Trump EPA Eases Regulations on Toxic Metal Dumped in Water Bodies

by Sudhit Rao

The Oak Creek power plant by Lake Michigan is one of the largest sources of toxic metal pollution in the lake. It is in the top seven of toxic metal pollutants nationwide but is the major pollutant in Lake Michigan by a large margin. 

The heart of the problem lies with metals within the ash produced by coal burning and leftovers from scrubbers, which are meant to lower air pollution. This metal waste is mixed with water into a sloshy mess and is slowly let out into water bodies such as lakes and rivers, lowering water quality. These metals, when consumed by humans can cause cancer, damage organs, or even cause reproductive issues. 

During Obama’s administration, Obama’s EPA strengthened regulations that limited the amount of toxic metal that could be released into the lake which would still be in effect today. That is until Trump’s EPA loosened the regulation once taking office in 2017. Last week, they finally eliminated the standard completely, which excuses coal power plants such as Oak Creek from any sort of regulation.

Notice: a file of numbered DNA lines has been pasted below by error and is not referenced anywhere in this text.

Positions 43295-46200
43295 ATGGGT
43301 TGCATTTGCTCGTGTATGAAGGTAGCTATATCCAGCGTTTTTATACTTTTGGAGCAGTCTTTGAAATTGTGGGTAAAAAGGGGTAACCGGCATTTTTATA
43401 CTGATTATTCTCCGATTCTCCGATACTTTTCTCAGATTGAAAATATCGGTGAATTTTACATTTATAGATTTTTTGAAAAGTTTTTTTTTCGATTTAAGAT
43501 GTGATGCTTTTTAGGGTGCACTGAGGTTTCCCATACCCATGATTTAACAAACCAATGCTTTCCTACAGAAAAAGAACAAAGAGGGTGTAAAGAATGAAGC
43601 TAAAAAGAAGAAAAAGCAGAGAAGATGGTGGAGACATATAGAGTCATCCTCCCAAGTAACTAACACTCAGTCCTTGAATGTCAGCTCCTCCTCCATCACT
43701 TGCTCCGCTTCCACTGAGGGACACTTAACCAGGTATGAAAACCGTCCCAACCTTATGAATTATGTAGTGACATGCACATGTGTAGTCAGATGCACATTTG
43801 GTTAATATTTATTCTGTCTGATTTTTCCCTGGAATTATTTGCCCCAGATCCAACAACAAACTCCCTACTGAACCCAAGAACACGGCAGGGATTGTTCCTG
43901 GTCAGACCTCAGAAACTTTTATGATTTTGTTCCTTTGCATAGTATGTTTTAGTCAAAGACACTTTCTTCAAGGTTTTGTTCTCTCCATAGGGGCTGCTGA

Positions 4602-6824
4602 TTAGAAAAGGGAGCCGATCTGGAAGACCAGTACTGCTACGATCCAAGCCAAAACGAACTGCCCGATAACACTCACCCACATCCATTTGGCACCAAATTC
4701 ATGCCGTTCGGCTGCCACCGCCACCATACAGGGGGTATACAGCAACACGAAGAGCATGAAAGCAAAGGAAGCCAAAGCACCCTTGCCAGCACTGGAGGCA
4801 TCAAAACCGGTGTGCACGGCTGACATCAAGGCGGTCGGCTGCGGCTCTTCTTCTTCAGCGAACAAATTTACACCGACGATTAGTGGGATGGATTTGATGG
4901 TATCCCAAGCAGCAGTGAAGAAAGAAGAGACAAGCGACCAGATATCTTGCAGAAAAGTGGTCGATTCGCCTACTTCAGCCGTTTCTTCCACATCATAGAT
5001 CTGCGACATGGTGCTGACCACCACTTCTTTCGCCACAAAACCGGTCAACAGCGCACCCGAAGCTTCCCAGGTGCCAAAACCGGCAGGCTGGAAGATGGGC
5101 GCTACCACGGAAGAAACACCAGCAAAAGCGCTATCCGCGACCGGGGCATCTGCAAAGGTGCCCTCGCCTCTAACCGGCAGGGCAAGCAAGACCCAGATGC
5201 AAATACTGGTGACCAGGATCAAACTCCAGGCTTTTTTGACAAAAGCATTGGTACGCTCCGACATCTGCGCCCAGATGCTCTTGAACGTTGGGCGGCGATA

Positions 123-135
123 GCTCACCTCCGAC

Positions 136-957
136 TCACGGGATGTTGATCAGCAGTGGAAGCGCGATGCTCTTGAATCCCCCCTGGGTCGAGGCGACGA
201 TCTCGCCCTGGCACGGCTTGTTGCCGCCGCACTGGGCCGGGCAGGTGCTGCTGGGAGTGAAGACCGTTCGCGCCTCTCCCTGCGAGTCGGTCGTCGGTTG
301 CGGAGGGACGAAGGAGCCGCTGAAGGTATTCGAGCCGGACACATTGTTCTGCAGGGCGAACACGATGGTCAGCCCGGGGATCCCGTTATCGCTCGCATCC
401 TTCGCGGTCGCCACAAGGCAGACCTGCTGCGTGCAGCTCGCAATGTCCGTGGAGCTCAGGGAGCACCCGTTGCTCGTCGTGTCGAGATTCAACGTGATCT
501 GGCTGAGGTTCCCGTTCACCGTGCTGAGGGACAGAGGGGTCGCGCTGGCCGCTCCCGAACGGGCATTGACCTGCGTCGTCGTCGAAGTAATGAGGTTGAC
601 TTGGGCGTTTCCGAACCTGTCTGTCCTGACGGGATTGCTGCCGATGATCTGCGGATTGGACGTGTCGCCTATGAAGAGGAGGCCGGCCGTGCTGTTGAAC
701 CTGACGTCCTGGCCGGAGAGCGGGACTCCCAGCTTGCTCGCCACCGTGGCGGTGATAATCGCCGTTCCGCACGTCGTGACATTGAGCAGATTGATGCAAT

These changes would come at the expense of the 20 million Americans who rely on these water bodies to drink water and eat fish. Betsy Southerland, who led the development of the Obama rule back in 2015 said “There is just no way anyone can justify that trade-off.” Since Trump took office in 2017, the EPA has rollbacked on several environmental acts and this is just one of many. 

Lobbyists from the ever-declining coal industry, which is said to have a share of just 18% of electricity production down from 50% from 10 years ago, have had to lay off many since Obama introduced his acts. They claim that the Obama Administration failed “to consider accurately the cumulative costs of EPA’s major rules affecting the utility industry, the coal industry, and the communities depending on them.”

Trump’s EPA has setback the fight against climate change by making coal power plants such as Oak Creek exempt from most requirements for another decade. These changes will be put in front of a court while coal companies have put any projects on hold until then. The future of the coal industry remains unknown but what we do know is according to Southerland, “They had an opportunity here to protect people at a fraction of the costs we estimated. They just choose not to do so.”